As part of Peter, Jr.’s estate, lot 28 and the house on it was inherited by his widow Elizabeth. She may have lived in the house for a short time, but mostly she rented the house to a series of tenants, including, in the years immediately following Peter, Jr.’s death, to John Williams, a young mason who decades later would end up owning most of the land in the southern half of Cabbage Hill. Also, a few records suggest that John Drepperd may have lived in the house in the early 1810s. Drepperd was a gunmaker whose father and grandfather were both famous gunmakers supplying rifles for troops in the Revolutionary War.
Sometime about 1814, the widow Bier (or her son Peter III) seems to have added a frame house to lot 28 (now 435 High). Both houses were occupied by tenants for the next 10 years or so, but then, about 1824, Elizabeth transferred the deed for the lot and houses to her son Peter III. Peter III continued to rent the houses to tenants up until 1841 when he sold lot 28 and both houses to Jacob Liphart, a real-estate investor who lived in Marietta.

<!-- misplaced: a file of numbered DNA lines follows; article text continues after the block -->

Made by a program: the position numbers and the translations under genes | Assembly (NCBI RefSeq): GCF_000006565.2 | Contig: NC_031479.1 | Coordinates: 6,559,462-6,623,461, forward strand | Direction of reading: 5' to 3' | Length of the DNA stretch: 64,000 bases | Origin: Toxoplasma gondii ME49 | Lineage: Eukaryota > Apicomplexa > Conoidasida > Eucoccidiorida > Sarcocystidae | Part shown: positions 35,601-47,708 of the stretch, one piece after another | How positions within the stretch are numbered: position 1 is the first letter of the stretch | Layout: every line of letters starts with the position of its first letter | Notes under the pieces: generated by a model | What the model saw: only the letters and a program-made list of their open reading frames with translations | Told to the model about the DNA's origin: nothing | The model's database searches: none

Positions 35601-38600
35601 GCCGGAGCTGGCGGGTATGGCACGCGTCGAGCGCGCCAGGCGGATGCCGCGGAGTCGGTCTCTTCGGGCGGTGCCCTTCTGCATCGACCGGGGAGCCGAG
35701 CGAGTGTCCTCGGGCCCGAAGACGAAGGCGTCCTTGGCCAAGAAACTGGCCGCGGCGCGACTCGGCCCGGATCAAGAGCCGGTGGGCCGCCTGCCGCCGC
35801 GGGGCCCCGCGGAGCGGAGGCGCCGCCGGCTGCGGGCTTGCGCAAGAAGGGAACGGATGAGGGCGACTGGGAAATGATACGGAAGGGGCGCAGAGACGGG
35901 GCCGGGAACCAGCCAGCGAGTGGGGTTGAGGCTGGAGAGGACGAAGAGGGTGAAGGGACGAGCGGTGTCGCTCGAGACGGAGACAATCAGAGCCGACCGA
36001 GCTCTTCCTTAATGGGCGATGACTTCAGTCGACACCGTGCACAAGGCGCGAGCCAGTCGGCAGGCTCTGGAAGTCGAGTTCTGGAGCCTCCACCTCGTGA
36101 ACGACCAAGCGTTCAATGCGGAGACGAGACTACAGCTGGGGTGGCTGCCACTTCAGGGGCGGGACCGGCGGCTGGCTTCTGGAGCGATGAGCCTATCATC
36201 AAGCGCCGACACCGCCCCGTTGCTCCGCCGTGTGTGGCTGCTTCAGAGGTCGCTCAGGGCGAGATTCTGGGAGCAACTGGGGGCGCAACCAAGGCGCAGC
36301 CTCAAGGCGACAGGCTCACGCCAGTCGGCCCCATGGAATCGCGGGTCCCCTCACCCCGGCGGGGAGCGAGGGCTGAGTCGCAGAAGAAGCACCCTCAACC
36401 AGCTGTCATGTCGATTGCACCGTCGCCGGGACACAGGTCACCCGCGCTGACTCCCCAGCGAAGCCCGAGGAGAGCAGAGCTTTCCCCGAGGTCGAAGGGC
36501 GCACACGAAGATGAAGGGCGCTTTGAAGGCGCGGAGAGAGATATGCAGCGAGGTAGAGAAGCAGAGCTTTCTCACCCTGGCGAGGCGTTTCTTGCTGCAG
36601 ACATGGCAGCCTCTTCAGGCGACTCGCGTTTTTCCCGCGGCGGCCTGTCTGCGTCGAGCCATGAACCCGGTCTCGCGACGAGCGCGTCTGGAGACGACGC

Liphart rented the houses out for a short while, and then split the 62-foot-wide lot in half, with the northeast half containing the one-story log house now numbered 433 High, and the southwest half containing the one-story frame house now numbered 435 High. In 1844, Liphart sold the half with 433 to John Zimmerer, a middle-aged tailor and his wife Sarah. Earlier, in 1842, Liphart had sold the half with 435 to Robert Boas, a middle-aged laborer, his wife Franciska, and their young son. Both Zimmerer and Boas were German immigrants, and both families lived in the houses they had bought, each of which was valued at $220 in 1845.